There is more conversation at this point. Discussing how he would be cared for, but the truth is that it was hard for me to concentrate after that. The words “there isn’t anything else we can do for him” keep stabbing at me over and over.

I feel sick as the doctor walks out of the room. I wish I could do the same. Walk out and leave all of this ugliness in this room. This cramped, cold room that has been my father’s cell for a week. It is so cold now.

I sit quietly looking out the window and gaze into the sun. That damn sun that lied to me and gave me hope. I want the clouds to cover it up. I don’t want to see it anymore.

I sit and look at the coffee in my hand. I take a sip, it tastes bitter now.

We sit in stunned silence.

I am roused from my catatonic state by the orderly bringing my father back into the room. I smile and kiss my father on the cheek and help the orderly put my father back in his bed.

“I must be strong now” I think to myself “he needs me to be strong now, he would do the same for me.”

My father has lost 40 pounds since Christmas. He is a shell of his former self. I hardly recognize him anymore. His strong arms that used to carry me over his head are now weak and little more than skin and bones. His skin is pale and loose and the stubble on his face is all white. The pillar of strength, that has always been my father, has been ravaged by this horrible disease. It hurts him to move. He cannot sit up and he can’t lie down, somewhere in the middle seems acceptable.

He always had the strength to say what he needed to say, to me or anyone else that he spoke to. Never held back and always said what had to be said. I wish I could do that now, but the knot in my throat is too big to speak.

He is very tired and sleeps often. It is a combination of his disease and the pain medication that he is on. I sit with him all day and night and talk to him when I can.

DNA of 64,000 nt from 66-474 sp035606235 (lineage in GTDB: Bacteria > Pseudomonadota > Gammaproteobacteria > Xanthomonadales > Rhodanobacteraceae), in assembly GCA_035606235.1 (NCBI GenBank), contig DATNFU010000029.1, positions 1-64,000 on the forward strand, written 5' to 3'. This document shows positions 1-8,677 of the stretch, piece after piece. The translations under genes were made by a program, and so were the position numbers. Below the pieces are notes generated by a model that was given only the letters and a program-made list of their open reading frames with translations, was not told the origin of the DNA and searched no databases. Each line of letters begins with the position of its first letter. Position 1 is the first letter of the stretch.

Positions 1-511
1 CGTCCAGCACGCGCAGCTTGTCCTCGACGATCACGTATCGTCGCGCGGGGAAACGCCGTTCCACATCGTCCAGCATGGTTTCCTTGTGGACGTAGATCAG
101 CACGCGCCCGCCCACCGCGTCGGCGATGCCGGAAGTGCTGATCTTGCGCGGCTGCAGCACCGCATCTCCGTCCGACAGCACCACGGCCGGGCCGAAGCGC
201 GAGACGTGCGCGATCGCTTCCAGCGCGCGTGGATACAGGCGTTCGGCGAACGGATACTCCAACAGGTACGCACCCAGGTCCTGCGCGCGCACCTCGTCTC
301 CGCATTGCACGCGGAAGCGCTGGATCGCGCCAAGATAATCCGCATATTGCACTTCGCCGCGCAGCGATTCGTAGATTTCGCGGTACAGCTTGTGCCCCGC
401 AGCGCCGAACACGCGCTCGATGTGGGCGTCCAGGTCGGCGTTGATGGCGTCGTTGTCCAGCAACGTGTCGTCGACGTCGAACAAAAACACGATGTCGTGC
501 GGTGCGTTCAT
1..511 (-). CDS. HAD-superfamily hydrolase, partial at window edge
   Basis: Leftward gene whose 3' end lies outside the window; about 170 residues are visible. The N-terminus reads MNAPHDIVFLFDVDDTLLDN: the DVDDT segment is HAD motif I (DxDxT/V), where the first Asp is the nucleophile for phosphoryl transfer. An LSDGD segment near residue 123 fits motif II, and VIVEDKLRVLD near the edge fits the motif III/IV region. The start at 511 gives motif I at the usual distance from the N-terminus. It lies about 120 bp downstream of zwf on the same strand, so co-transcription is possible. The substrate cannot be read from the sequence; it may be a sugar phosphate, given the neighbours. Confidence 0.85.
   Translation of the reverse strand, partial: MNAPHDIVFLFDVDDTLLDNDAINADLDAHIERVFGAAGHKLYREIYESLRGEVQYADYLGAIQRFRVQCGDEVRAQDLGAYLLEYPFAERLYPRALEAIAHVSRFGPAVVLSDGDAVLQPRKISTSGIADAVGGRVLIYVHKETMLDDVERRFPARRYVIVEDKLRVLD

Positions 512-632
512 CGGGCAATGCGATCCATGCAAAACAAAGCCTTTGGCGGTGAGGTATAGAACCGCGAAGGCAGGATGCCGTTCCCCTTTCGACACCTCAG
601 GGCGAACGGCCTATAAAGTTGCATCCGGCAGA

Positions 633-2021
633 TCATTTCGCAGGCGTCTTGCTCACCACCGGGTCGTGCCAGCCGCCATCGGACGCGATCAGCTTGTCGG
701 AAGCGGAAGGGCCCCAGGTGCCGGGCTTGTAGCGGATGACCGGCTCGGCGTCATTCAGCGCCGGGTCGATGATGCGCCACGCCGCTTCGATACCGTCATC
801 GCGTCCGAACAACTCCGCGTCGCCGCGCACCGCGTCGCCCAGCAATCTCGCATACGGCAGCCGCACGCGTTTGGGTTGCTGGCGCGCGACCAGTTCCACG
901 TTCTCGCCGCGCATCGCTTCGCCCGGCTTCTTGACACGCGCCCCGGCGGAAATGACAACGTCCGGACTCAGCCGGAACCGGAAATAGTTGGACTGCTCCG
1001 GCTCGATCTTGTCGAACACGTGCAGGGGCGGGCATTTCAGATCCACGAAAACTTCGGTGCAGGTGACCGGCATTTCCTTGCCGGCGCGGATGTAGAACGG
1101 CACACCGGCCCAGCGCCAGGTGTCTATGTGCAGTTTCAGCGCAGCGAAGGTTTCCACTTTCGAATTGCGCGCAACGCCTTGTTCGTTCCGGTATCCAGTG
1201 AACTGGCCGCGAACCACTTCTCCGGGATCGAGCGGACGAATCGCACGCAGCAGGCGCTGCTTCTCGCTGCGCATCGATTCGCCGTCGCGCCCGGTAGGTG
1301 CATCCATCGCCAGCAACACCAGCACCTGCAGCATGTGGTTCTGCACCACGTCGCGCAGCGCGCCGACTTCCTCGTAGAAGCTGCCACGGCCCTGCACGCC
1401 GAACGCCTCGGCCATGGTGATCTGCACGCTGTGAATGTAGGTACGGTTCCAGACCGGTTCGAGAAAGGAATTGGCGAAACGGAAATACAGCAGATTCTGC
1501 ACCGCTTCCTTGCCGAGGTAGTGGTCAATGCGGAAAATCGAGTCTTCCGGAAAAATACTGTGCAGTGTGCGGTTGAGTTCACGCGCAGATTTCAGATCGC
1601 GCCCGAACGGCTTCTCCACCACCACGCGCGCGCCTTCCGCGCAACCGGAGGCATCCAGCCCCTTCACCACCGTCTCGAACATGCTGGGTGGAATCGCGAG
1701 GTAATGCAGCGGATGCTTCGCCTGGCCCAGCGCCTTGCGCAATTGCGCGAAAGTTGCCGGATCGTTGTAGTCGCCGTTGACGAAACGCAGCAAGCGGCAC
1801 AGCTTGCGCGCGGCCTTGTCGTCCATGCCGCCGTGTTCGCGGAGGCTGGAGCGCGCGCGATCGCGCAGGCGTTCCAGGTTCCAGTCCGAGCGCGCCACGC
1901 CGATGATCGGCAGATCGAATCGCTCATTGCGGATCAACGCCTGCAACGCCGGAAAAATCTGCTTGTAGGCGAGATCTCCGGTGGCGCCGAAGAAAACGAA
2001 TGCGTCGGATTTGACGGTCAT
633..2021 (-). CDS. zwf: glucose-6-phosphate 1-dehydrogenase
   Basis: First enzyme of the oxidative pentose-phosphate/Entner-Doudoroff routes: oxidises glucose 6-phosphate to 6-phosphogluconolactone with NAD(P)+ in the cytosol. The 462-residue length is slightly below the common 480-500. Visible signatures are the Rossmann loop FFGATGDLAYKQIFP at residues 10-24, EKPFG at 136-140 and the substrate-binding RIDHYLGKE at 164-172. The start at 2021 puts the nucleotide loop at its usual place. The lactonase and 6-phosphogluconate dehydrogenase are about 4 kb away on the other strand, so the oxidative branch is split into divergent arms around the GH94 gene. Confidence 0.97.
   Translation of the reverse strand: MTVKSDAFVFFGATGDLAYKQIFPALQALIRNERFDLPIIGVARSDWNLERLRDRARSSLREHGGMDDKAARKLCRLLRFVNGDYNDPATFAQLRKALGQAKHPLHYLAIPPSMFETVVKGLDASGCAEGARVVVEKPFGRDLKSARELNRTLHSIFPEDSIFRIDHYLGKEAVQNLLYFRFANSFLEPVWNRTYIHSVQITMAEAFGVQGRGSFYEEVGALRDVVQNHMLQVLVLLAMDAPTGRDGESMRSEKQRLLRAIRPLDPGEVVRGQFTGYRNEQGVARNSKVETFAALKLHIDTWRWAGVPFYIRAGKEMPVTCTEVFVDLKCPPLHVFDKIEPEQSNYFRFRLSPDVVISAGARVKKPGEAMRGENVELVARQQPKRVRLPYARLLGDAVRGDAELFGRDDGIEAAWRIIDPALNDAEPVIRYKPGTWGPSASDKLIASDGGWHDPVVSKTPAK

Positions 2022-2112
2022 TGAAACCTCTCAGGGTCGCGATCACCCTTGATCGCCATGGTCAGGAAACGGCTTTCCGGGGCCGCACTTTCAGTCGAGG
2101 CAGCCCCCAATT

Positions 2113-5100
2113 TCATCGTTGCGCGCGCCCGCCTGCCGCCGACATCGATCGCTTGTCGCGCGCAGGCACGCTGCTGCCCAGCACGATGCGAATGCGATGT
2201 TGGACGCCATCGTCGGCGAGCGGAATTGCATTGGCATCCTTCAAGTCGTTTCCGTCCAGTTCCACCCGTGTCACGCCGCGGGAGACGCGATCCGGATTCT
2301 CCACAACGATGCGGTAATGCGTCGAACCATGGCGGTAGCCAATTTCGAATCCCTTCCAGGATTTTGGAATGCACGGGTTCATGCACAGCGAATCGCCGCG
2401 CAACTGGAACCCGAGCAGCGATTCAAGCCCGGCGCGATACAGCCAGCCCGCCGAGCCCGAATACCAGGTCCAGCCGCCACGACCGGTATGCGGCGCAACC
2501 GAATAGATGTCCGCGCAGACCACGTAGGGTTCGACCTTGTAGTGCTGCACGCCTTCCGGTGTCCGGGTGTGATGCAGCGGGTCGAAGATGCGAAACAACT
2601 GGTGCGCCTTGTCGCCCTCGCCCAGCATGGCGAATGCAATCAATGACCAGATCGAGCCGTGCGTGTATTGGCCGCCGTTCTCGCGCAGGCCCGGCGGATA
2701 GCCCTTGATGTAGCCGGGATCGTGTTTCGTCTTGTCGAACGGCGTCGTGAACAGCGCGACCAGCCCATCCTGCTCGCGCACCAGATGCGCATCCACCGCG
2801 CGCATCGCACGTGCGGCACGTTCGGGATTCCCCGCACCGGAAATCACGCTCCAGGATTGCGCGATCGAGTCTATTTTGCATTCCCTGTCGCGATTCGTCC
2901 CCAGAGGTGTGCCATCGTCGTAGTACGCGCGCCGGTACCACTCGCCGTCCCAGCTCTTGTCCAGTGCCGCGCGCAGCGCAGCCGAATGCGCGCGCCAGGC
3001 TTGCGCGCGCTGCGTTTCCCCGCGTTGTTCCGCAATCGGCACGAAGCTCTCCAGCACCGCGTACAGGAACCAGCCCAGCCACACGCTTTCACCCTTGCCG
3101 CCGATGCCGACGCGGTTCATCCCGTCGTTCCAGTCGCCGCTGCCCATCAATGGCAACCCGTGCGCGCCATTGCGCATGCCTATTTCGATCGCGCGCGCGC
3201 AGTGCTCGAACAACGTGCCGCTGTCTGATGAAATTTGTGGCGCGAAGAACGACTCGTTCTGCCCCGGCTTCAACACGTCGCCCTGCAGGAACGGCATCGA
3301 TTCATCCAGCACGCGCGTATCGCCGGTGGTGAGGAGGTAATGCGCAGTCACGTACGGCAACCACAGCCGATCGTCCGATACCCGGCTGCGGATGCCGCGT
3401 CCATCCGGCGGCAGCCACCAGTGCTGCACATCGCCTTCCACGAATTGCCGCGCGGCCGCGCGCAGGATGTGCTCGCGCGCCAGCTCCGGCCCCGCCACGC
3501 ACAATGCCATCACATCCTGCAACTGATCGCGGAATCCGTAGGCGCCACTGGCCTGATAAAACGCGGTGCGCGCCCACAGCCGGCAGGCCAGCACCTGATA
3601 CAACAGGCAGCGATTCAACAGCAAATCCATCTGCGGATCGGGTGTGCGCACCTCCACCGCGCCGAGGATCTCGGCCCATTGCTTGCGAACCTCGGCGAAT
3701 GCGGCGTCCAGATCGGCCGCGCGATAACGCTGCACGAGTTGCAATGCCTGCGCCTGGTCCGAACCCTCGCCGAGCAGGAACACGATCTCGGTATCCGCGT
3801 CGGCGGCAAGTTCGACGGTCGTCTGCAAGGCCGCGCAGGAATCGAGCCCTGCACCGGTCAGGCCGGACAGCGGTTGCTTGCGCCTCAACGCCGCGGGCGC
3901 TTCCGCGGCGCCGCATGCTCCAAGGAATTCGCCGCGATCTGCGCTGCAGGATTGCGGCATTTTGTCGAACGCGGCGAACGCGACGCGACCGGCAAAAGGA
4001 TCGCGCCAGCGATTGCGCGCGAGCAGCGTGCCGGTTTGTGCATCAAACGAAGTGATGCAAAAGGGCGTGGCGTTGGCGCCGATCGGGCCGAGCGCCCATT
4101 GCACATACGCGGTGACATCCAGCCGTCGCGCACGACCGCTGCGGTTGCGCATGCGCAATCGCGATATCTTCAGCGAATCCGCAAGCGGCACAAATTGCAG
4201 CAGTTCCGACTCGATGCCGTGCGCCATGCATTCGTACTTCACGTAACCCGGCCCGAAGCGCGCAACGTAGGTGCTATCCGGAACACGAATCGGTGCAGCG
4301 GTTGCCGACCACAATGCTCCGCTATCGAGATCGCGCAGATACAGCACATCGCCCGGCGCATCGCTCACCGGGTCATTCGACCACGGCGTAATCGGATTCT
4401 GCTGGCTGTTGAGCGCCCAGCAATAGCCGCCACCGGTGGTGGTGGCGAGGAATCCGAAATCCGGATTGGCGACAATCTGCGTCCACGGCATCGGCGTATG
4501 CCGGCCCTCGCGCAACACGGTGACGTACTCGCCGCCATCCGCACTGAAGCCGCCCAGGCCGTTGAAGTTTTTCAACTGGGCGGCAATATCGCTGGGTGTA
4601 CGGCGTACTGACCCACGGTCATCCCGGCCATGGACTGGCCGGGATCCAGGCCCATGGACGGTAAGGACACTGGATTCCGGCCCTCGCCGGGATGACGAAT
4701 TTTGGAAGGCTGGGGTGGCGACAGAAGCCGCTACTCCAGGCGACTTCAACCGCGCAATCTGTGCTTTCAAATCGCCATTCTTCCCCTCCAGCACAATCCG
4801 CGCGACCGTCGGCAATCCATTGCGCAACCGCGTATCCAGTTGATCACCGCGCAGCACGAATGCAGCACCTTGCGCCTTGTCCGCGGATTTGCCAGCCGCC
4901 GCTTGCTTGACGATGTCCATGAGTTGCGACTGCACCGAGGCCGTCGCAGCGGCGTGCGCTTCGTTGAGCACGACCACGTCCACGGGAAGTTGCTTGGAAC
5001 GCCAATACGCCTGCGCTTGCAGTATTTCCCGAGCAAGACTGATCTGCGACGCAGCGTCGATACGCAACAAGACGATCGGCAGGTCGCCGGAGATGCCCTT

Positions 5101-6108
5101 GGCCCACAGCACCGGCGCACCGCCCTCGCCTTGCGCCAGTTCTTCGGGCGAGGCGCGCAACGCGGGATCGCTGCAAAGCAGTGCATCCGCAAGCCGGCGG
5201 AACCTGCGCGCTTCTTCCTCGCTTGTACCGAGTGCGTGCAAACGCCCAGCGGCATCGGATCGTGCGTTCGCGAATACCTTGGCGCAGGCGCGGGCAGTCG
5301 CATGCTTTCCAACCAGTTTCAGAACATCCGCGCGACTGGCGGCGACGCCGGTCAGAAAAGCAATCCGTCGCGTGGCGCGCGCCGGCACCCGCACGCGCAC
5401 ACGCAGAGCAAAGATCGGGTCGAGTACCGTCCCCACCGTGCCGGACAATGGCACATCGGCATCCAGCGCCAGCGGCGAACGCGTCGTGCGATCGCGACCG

Later, when we are alone, I finally get up the courage to speak to him. I sit on the edge of his bed. “We talked to the doctor today” I say. “What did he say?” he asks. I recounted the conversation to him and held his hand. “I didn’t want to tell you over the phone” he whispers “I did not want you to worry.”

He looks at me and says “I just want it to go fast now.” “This cancer is a piece of shit” he declares. I laugh as tears swell in my eyes. A long pause ensues and is broken by my father “I just want to see the light of heaven” he says in a soft voice as tears swell in his eyes. It is at that instant, that millisecond, that I realize this is the first time I have ever seen my father cry. This is the moment that you read about. This is that moment in every man’s life when he realizes that his father is human after all, not the superhero that you thought he was. The realization pours over me like ice water.

I try to be strong but the knot in my throat is too much and the tears roll down my cheeks. I put my hand on his chest and he holds it. He begins to pray. I stay with him until he falls asleep again.

I am glad I came and am here for him now.

I will continue to be strong for him, but a piece of my heart is dying along with him. I wait until I get back to his house and am alone to let it out. I let it out as I type these words. The tears flow easily when I am alone.

I miss him already.

LB